Target's Design Democracy

Blogger: Jackie Fox, Media Relations Manager | Omaha, NE, USA
September 16, 2011

I was walking through our kitchen at work recently when design literally stopped me in my tracks. My colleagues Susanne and Trish were chatting by the microwave and as I glanced over, something on the counter caught my eye and I stopped cold.

It was Susanne’s nifty new thermal lunch bag. It looked like a purse with an owl’s head as the flap. When I remarked on how cool it was, she said she had taken her kids back-to-school shopping at Target and couldn’t resist the “owly” purse—I mean, lunch bag.

I wasn’t at all surprised to learn that her new fetish, I mean, lunch bag, came from Target, widely known for democratizing design through their “Design for All” product line.  Their shot across the design bow came in 1999 with the Michael Graves line of home products. Anyone remember the tea kettle? I do, and they’re still selling it. I can’t tell you if the teapot has changed much in 12 years, but it stands out in my memory as an honest-to-goodness designer item anyone could buy, compared to the pricey Alessi tea kettle it resembles.

This was a genius move on Target’s part. While other discounters had enlisted celebrities to sell things, Target was first to emphasize the actual product design, and they still do. You can learn all about their philosophy on their website.

The other thing Target does that’s genius is the way they partner with hip designers on limited edition items. They are able to inspire cravings better than anyone I can think of. I raced out and bought a cute little Rafe straw handbag as soon as another colleague, Joslynn, told me what a big deal Rafe is in Pricey Handbag World. I didn’t have a clue who Rafe was but as soon as I found out, I had to have one of his bags.

Same thing happened with the Christopher Radko Christmas tree cookie jar. I remember when they launched his line of Christmas dinnerware. It was every bit as charming as Spode, a heck of a lot more reasonable, and I yearned for that cookie jar the way I usually just yearn for cookies.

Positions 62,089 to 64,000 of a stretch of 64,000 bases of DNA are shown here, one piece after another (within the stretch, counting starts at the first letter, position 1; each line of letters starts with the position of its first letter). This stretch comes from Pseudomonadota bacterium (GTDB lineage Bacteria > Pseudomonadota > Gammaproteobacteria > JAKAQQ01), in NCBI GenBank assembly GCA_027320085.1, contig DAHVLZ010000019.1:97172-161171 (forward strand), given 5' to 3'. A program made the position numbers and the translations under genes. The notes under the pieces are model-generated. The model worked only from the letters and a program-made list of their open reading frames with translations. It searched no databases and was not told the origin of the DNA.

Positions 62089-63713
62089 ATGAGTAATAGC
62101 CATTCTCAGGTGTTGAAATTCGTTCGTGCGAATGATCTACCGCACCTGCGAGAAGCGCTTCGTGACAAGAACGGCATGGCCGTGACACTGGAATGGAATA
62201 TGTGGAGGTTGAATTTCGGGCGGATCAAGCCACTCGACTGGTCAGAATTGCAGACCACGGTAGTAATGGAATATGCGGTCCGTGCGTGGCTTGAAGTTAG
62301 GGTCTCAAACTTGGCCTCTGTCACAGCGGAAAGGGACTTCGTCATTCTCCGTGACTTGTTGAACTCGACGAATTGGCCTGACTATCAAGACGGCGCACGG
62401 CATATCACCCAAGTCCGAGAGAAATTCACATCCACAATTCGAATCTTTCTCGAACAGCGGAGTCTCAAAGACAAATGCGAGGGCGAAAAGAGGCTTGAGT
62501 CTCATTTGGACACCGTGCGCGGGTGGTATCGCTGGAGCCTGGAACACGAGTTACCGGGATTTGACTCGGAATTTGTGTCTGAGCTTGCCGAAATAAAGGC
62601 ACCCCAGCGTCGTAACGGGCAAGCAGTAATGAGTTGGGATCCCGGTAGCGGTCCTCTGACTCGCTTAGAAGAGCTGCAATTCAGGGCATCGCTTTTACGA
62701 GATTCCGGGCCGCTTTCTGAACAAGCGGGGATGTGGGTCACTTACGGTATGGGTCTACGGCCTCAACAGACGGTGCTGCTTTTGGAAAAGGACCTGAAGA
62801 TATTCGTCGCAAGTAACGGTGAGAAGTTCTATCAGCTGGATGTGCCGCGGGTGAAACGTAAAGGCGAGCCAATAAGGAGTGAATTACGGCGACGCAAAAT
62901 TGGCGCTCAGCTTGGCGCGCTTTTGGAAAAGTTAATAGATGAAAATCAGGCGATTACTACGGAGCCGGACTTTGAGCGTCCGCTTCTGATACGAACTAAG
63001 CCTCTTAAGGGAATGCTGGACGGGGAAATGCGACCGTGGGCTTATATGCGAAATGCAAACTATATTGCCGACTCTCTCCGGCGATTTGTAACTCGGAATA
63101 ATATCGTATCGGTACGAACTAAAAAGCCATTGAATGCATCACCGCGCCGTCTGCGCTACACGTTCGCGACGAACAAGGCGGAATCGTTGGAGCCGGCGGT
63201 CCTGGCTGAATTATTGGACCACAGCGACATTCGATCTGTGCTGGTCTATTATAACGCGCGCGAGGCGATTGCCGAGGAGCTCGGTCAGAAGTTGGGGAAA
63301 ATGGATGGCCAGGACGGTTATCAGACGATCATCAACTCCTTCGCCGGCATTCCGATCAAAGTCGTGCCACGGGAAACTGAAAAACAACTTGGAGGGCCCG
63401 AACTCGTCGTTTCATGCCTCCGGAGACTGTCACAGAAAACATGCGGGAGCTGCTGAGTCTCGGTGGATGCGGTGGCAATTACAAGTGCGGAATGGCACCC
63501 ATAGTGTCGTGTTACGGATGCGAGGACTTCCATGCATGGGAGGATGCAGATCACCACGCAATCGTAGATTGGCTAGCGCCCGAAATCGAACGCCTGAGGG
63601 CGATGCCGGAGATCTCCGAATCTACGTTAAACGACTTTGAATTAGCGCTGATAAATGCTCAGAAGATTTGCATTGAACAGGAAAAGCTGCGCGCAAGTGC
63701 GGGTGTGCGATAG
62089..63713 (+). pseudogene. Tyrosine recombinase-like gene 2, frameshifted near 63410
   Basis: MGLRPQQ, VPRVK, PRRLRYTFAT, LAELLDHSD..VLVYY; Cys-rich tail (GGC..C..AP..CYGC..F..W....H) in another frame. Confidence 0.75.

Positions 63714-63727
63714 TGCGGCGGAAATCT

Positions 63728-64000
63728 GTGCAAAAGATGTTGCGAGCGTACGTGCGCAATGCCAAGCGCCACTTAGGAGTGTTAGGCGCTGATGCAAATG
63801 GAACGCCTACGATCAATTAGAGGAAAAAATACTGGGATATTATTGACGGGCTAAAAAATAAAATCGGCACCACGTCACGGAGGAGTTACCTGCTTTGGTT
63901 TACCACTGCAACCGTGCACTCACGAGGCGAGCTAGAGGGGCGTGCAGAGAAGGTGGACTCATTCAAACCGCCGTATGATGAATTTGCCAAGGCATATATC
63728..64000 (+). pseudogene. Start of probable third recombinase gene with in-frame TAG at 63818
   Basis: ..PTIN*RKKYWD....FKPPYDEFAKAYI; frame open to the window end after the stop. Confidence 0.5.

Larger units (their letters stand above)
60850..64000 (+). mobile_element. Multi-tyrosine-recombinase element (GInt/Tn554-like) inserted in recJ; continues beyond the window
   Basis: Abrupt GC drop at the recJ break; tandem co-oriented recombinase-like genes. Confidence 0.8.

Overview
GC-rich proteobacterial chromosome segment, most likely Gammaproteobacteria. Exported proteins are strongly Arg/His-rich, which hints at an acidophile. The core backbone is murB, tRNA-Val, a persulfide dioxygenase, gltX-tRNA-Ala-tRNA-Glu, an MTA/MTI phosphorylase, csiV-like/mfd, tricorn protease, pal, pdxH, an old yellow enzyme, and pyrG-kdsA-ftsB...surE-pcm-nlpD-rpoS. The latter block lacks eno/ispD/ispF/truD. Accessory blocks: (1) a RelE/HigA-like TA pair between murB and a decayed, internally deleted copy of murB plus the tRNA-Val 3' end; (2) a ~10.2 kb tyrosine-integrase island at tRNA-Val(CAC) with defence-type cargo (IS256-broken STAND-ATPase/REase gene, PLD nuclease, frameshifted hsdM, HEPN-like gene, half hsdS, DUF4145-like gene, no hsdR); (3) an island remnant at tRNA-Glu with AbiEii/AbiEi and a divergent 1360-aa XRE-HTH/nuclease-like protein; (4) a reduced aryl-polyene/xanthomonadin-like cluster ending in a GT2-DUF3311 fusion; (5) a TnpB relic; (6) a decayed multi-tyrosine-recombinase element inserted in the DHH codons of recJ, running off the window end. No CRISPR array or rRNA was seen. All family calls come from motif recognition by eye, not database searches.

Right now, they’re teaming with famed Milan designer Missoni on more than 400 1960s-inspired  items. The limited-edition line went on sale yesterday and promptly crashed Target’s website. I stopped by the nearest Target after work. Women’s clothing was already picked over and dinnerware was down to a handful of lonely plates on an otherwise empty display.

So here’s to Target; long may they prosper by catering to those of us who love design as much as we love bargains. Nobody does it better.

Image courtesy of Jackie Fox

Reader Comments (6)

Cheers to this post! I'm a fool for Target products as well. Much like Apple, they seem to have a spot-on understanding of their consumers. Everything from the  products they sell to the way their products are packaged complements my design/life style. It should also be noted that Target sells food products by Giada De Laurentiis--yes, I drive 25 minutes out of my way just to buy her pasta sauce.

Jackie's delightful post celebrates a far-sighted retail company that has democratized "Design at a discount." Target, based right in our own Midwest, has raised general design awareness and does a fabulous job of promoting the people behind the products. And some of them are architects! (OK, to brag:  when Target initially contacted Michael Graves, about an architectural project, I was the Communications Director at his office who took their call -- for me, a historic moment.)

How fun, Callie! Thanks for sharing that memory.

Thanks, Michael. This whole Missoni thing has been fascinating--it's a great example of capitalism, or perhaps greed, at work. I read a Denver woman's blog about how her Target outlet was sold out of everything within a half hour of opening. We're a little slower in Omaha; the one I shop at still had rain boots and ballet flats yesterday although the clothing was wiped out. A young woman checking out in front of me purchased two pairs of gloves that I assumed had been sold out. If Bruce hadn't been with me I probably would have turned around and raced back to the glove section!

The Denver blogger talked about how people had camped out in other cities and how people in her store had carts piled up with stuff. A cashier told her people were buying $2,000 and $3,000 worth of stuff and you know they were planning to hawk it on eBay. Sure enough, eBay is loaded with Missoni for Target items. The green corduroy trench coat I purchased at Target for $69.99 has "Buy It Now" prices hovering around twice that much (and one dreamer asking $231 to buy it now. Good luck with that.)

I remember when Target was a discount store on par with WalMart... and then, suddenly, the advertising got really hip, the product lines were much more designed, and people were legit shopping there, just to shop. That took some real savvy to make that transformation so successfully. Good on ya, Target!

I'm so glad you posted this Jackie! Target has always been my go-to store for EVERYTHING - even some groceries. When I visited Omaha for the first time and didn't realize the weather changed on a dime (all I brought were long sleeved shirts for work, naive - I know), guess which store I stopped by first even before checking into my hotel? So, now everyone knows my entire wardrobe that week was from Tar-jay. And I really don't mind confessing that.

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